Lymphogranuloma venereum differential diagnosis Primary stage Ulcerogenital diseases Herpes simplex virus, chancre, chancroid , granuloma inguinale Neisseria gonorrhoeae and Common chlamydial urogenital infection Non-infectious causes: Trauma, zoon balanitis , fixed drug eruption

Lymphogranuloma venereum:

Lymphogranuloma venereum Secondary stage (inguinal syndrome) Occurs after 2–6 weeks Characterized by painful inguinal lymphadenitis Constitutional symptoms Progresses to suppurative bubos with multiple fistulae Sign of the groove Differential diagnosis Syphilis, chancroid , Granuloma inguinale, Cat-scratch disease, Tularaemia , plague, Mycobacterial disease Lymphoproliferative disorders

Lymphogranuloma venereum:

Lymphogranuloma venereum Secondary stage ( anorectal syndrome) MSM Mucopurulent anal discharge, rectal pain and bleeding Tenesmus and constipation Tertiary stage Years after initial stages Rectal stricture Elephantiasis of the external genitalia With ulcers and fistulas Due to fibrosis and lymphatic obstruction Diagnosis Nucleic acid amplification tests Confirmation by PCR for Lgv -specific DNA

Lymphogranuloma venereum:

Lymphogranuloma venereum Differential diagnosis Tertiary stage Malignancy Filariasis and other parasitic infections Pseudoelephantiasis (no lymphadenitis) of tuberculosis and granuloma inguinale Deep fungal infection Hidradenitis suppurativa Trauma

Lymphogranuloma venereum:

Lymphogranuloma venereum Management First line Oral doxycycline 100 mg bid 3 wk Second line Oral erythromycin 500 mg qid 3 wk Third line Oral azithromycin 1 g/once weekly 3 wk

Chancroid:

Chancroid Haemophilus ducreyi Gram negative bacteria Genital ulcer disease (GUD) Clinical features Incubation period 3 to 10 days Papule at site of inoculation In which micropustules develop Then progress to ulcers Usually multiple, 1 cm diameter Tender, ragged undermined edge Purulent base, and bleed easily.

Chancroid:

Chancroid Common in uncircumcised men Site Men Coronal sulcus Inner aspect of the prepuce MSM Perianal Women Vaginal introitus or on the labia Inguinal lymphadenitis In one-third cases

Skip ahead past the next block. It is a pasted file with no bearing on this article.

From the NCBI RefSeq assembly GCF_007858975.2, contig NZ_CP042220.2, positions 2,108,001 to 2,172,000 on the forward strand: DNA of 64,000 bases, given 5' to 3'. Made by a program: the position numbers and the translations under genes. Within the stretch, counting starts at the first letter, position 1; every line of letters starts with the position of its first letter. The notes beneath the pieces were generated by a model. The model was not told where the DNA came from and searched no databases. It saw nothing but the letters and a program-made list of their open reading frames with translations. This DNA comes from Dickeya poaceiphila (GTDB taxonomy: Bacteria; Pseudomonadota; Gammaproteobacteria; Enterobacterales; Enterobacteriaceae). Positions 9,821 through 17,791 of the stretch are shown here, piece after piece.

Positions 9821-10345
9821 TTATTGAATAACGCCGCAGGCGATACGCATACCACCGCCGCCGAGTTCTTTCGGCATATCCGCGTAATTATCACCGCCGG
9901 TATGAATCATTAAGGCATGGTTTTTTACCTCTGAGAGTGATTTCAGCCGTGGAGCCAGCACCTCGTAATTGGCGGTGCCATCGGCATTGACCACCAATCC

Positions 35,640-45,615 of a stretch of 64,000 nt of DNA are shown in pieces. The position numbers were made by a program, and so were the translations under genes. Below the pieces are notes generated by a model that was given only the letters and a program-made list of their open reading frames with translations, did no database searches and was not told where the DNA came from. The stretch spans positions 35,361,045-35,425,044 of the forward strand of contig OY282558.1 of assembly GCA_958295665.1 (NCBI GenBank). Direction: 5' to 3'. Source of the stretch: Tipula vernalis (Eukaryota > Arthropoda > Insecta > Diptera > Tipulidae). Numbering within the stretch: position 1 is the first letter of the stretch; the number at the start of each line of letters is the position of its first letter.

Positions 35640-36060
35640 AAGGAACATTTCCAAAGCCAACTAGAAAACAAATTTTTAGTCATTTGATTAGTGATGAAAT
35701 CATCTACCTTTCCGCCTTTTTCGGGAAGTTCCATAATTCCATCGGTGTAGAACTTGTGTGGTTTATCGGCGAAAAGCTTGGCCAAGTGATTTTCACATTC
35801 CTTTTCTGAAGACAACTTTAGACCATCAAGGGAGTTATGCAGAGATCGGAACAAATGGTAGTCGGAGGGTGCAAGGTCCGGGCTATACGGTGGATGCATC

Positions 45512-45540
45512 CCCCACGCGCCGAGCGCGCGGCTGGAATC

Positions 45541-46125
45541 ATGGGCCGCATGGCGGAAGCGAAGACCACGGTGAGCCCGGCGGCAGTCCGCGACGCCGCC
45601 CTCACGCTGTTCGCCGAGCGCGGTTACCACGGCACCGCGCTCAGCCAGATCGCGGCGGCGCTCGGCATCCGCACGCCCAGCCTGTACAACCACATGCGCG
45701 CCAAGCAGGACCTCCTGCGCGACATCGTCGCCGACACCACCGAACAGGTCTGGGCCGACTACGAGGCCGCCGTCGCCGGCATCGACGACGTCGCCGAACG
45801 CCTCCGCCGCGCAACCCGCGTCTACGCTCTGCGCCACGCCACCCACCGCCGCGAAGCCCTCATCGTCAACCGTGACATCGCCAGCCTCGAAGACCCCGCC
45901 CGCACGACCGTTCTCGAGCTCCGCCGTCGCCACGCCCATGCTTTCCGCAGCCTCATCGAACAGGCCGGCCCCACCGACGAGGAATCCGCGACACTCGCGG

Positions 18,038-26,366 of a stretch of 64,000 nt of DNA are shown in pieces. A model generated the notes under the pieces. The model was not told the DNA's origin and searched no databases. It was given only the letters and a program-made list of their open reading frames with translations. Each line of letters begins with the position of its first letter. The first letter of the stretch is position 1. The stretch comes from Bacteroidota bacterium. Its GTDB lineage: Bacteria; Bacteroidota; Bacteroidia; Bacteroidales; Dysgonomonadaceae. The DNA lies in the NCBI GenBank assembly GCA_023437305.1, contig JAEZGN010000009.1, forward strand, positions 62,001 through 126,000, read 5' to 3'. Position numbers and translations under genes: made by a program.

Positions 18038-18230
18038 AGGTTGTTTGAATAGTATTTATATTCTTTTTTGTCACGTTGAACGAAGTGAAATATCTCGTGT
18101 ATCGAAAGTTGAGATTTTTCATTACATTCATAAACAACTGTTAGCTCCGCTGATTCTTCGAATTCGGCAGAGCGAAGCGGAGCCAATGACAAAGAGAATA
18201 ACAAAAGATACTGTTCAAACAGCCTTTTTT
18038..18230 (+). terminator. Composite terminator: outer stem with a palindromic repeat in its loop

Chancroid:

Chancroid Clinical Variants of Chancroid Giant chancroid Single lesion extends peripherally and extensive ulceration. Large serpiginous ulcer Lesions become confluent. groin or thigh may be involved ( ulcus molle serpiginosum ). Phagedenic chancroid Variant caused by superinfection with fusospirochetes . Rapid /profound destruction of tissue ( ulcus molle gangrenosum ). Transient chancroid Small ulcer resolves spontaneously in a few days ( French: chancre mou volant ). Follicular chancroid Multiple small ulcers occur in a follicular distribution. Papular chancroid Granulomatous ulcerated papule resemble that of donovanosis or condylomata lata ( ulcus molle elevatum ).

Chancroid:

Chancroid Diagnosis Culture PCR Direct microscopy Management

Granuloma inguinale:

Granuloma inguinale Donovanosis Calymmatobacterium ( klebsiella ) granulomatis Clinical features A papule or subcutaneous nodule That ulcerates Large beefy-red, non-tender Granulomatous ulcers Bleed easily Site Men Coronal sulcus Inner aspect of the penile prepuce MSM Anus

Granuloma inguinale:

Granuloma inguinale Females Labia or vaginal introitus Lymphadenopathy is not usual Subcutaneous extension of granulomas Mimic enlarged lymph nodes Complication Pseudo-elephantiasis Malignant change Differential diagnosis Other causes of genital ulcer Genital amoebiasis and tuberculosis, Crohn’s disease, and Genital cancers

Granuloma inguinale:

Granuloma inguinale Diagnosis Microscopy Donovan bodies in macrophage Bipolar staining (safety-pin appearance) Culture PCR

Granuloma inguinale:

Granuloma inguinale First line Azithromycin 1 g once followed by 500 mg daily 1 g weekly for 4-6 wk 500 mg once daily for 1 wk Second line Doxycycline 100 mg once or twice daily for 3 wk Trimethoprim/sulfamethoxazole 800 mg/160 mg twice a day for 3 wk Ciprofloxacin 750 mg twice a day for 3 wk Erythromycin base 500 mg orally four times a day for 3 wk

Genital mycoplasmas:

Genital mycoplasmas M. hominis Ureaplasma sp In men NGU (Non- Gonococal Urethritis) Females Cervicitis PID Complication Disseminated disease in immunocompromised Treatment Azithromycin Doxycycline

Trichomonas vaginalis:

Trichomonas vaginalis Trichomoniasis (protozoa) Affect 180 million women worldwide Clinical features Women Vaginal discharge Yellow green, malodorous Vulvar pruritus, erythema Dyspareunia, lower abd . Pain Punctate hemorrhages on cervix Strawberry cervix Newborn During vaginal delivery Men Balanitis , Epididymitis, Prostatitis Treatment Metronidazole 2 Gm oral single dose

Bacterial vaginosis:

Bacterial vaginosis Most common vaginal infection in childbearing age There is imbalance of bacterial flora Not transmitted sexually